...and it definitely feels like one. As I said, the sound editing created so much suspense and tension. Hell, I would like to say that both this film and its predecessor are masterpieces in terms of suspense-building. They keep people paying attention––no one wants to talk during these movies because they are scared of making a sound. The silence keeps the audience asking, "What's gonna happen next?" Furthermore, the aforementioned POV allows the audience to feel what the protagonists are feeling. It's almost as if we are experiencing this post-apocalyptic world alongside them.

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The horror of it all, really, is based around the idea that you never know what noise is too loud. The creatures are insanely fast and can hear from pretty far away, so being cautious is a necessity. The worst part is that it is human nature to make noise. We are a noisy race.

The film's overall sense of horror is masterfully introduced in the opening scene, which takes place on the day of the aliens’ arrival on Earth. We see firsthand the reactions of the people and the true brutality of these creatures. This––in my opinion––pushed the limit of the PG-13 rating. The only thing missing was blood. This is by far one of the best openings to a horror film that I’ve ever seen. Frankly, I think a whole movie about the first day of the invasion would be extremely fun to watch. However, I also love that A Quiet Place and its sequel gave us characters who had been surviving in this post-apocalyptic world for over a year. It made the discovery of the creatures’ weakness a lot more exciting.

But going back to sound, this opening showcases just how noisy humans are. When we are scared, we want to scream and cry. When we are anxious, we want to breathe heavily. When we move, we make noise. The opening alone would have made for a fantastic short film that could comment on this inherent noisiness. What brings variety to that inherency is Millicent Simmonds's Regan, who––like Millicent––is deaf, meaning she is great at being quiet. She is the ultimate survivalist in a world overrun by creatures that hunt by sound. She brings a sense of hope that humans can live on in this kind of world.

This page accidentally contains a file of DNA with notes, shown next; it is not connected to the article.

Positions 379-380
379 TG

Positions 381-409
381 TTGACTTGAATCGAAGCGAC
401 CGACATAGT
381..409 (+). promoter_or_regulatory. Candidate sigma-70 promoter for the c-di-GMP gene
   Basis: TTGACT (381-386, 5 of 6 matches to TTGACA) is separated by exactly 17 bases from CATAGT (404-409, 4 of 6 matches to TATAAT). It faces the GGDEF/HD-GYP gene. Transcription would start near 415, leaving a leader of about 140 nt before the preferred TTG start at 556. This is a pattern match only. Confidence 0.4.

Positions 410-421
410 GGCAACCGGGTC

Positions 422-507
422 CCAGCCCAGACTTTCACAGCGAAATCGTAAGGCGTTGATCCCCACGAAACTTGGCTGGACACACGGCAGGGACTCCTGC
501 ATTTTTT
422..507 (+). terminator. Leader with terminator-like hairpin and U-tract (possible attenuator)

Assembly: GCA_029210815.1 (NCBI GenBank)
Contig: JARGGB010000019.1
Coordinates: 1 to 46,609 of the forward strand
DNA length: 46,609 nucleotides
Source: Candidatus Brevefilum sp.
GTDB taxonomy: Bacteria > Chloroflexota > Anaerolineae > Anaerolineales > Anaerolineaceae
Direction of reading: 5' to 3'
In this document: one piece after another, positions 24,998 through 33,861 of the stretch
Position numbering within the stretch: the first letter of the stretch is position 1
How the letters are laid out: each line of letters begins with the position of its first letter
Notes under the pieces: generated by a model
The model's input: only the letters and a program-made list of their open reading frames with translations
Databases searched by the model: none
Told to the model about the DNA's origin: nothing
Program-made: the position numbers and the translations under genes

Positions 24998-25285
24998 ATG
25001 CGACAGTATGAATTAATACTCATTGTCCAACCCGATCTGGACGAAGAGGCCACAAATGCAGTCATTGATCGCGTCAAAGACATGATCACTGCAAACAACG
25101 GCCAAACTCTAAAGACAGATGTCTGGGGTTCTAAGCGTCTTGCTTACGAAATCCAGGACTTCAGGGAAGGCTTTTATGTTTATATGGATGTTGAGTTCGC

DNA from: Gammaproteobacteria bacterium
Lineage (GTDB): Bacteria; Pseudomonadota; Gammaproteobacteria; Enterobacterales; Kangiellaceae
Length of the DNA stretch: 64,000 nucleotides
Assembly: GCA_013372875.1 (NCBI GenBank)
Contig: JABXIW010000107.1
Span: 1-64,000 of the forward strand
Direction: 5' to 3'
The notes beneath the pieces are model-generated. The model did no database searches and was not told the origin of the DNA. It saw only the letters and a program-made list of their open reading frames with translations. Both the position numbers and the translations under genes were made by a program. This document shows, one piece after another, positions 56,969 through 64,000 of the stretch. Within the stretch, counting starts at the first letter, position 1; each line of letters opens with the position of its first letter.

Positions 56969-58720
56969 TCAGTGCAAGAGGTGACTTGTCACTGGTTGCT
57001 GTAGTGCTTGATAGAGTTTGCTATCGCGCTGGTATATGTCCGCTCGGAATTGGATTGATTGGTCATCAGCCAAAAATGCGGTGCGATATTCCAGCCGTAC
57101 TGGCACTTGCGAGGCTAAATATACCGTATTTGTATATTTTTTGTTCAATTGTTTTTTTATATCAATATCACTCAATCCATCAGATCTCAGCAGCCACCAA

A still image from "A Quiet Place Part II."

A still image from "A Quiet Place Part II."

Do I Have Any Negatives?

I don't really have a lot of complaints here. As I said before, horror sequels tend to be much worse than their predecessors, so it's safe to say that this was a pretty ambitious project. Thankfully, it was executed quite flawlessly, and it definitely feels like a second part to a whole work. I am looking forward to watching the two A Quiet Place movies back-to-back in one sitting.

Sure, you could say that much of the plot could have been avoided if Regan would have just told her family about the island and they all traveled together. But where's the fun in that?

Cillian Murphy and Djimon Hounsou in "A Quiet Place Part II."

Cillian Murphy and Djimon Hounsou in "A Quiet Place Part II."

The Verdict

Overall, A Quiet Place Part II was a highly entertaining watch that kept me on the edge of my seat. With great acting, editing, writing, and directing, this film definitely stands out among the many pieces of horror-sequel garbage. I can't entirely say yet if I liked this film more than the first. That is something I'm going to need to sit on for a while. What I can say right now is that I absolutely loved this movie, and I'm so glad Krasinski succeeded in telling this amazing story.

With all that being said, I'm going to give A Quiet Place Part II a 9.5/10.

© 2021 Benjamin Wollmuth


Fellow Movie Watcher on May 30, 2021:

This review has made me extremely excited to go see this movie. I loved the first movie when it came out but I was pretty skeptical with the second one and how they could keep it entertaining. With those fears behind, Iill be buying my ticket soon!